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Don't Keep U.S. Waiting
Americans are more impatient than the rest of the world with CSRs; first call-resolution rates and personalizing experiences are important.
Posted Nov 30, 2005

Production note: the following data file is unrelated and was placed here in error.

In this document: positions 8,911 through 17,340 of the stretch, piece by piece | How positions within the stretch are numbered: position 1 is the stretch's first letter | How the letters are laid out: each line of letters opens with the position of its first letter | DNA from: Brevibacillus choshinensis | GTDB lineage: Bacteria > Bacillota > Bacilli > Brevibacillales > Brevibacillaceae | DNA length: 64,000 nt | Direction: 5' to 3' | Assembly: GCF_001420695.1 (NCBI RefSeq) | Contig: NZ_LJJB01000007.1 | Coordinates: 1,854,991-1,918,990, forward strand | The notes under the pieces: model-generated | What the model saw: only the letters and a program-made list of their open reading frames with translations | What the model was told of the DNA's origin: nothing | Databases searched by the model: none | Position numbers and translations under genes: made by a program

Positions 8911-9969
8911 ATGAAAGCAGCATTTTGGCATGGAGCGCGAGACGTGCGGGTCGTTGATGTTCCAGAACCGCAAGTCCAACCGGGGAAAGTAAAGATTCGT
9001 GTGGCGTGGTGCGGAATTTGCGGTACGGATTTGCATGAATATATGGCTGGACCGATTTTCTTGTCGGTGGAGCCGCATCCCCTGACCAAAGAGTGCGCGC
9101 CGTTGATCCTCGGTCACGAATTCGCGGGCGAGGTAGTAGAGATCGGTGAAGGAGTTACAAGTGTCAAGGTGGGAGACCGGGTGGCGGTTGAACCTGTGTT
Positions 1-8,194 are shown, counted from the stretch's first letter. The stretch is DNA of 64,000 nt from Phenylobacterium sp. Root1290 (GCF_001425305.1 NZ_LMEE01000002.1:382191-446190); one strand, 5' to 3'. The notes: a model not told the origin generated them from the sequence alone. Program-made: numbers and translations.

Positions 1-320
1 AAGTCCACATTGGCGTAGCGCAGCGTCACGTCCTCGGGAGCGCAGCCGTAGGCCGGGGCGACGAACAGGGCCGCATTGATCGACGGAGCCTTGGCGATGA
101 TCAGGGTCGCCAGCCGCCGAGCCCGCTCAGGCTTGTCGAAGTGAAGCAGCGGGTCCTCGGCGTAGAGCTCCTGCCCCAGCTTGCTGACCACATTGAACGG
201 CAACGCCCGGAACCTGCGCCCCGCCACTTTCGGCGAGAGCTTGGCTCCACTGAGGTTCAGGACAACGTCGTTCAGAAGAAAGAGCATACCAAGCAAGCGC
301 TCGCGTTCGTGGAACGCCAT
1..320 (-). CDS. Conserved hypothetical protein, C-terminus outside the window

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Americans are the most impatient when dealing with a contact center and are quicker to abandon calls than consumers in the rest of the world, according to Dimension Data's latest report. "The Global Contact Center Benchmarking Report" is an annual report that surveys industry representatives from 369 contact centers located across 35 countries and five continents over the past five months. Callers in North America were more likely to abandon calls more quickly, and Americans wait an average of 37 seconds for their calls to be answered. The rest of the world exhibits greater patience--consumers in EMEA are willing to wait 67 seconds before abandoning a call; people in Asia-Pacific are the most patient, at 72 seconds. The report also revealed that North American consumers like email interaction. Globally, one in 10 interactions handled in the contact center are via email. According to the report, North American centers have 150 percent more email interactions than other parts of the world. Additionally, wait time averages 11 hours for an email response in North America, which is the shortest worldwide; Europeans will wait 25 hours; consumers in Asia-Pacific will wait 28 hours. Incidentally, impatience could play to a consumer's advantage as corporations work to pacify disgruntled consumers during the high volume holiday season, says Cara Diemont, editor of the study. With contact center agents better equipped to help consumers, many companies are allowing agents to make financial decisions on pricing, special deliveries, and refunds to help resolve a customer's problem. About three quarters, 73 percent, of North American companies are willing to let agents make decisions with financial consequences, according to the report. "As companies give contact center agents more autonomy and authority to win customers over to hit customer service goals, this holiday season may deliver the best-ever customer service levels," Diemont says. According to Diemont, there are best practices companies should consider for their contact centers. Agents should attempt to improve first call resolution rates. The report revealed organizations can take three times as long (21.6 hours) to resolve calls that are handed off to functions outside of the contact center than if the problem is resolved within the contact center (6.5 hours). Second, about 30 percent of contact center personalization depends on what campaign the contact center is running and what value the customer represents to the organization. Seventeen percent of the contact centers surveyed personalize their approach for high-value customers. "In general, the more valuable a customer is to a company, the better the service," Diemont says. "Loyal customers can mean more loyal service."
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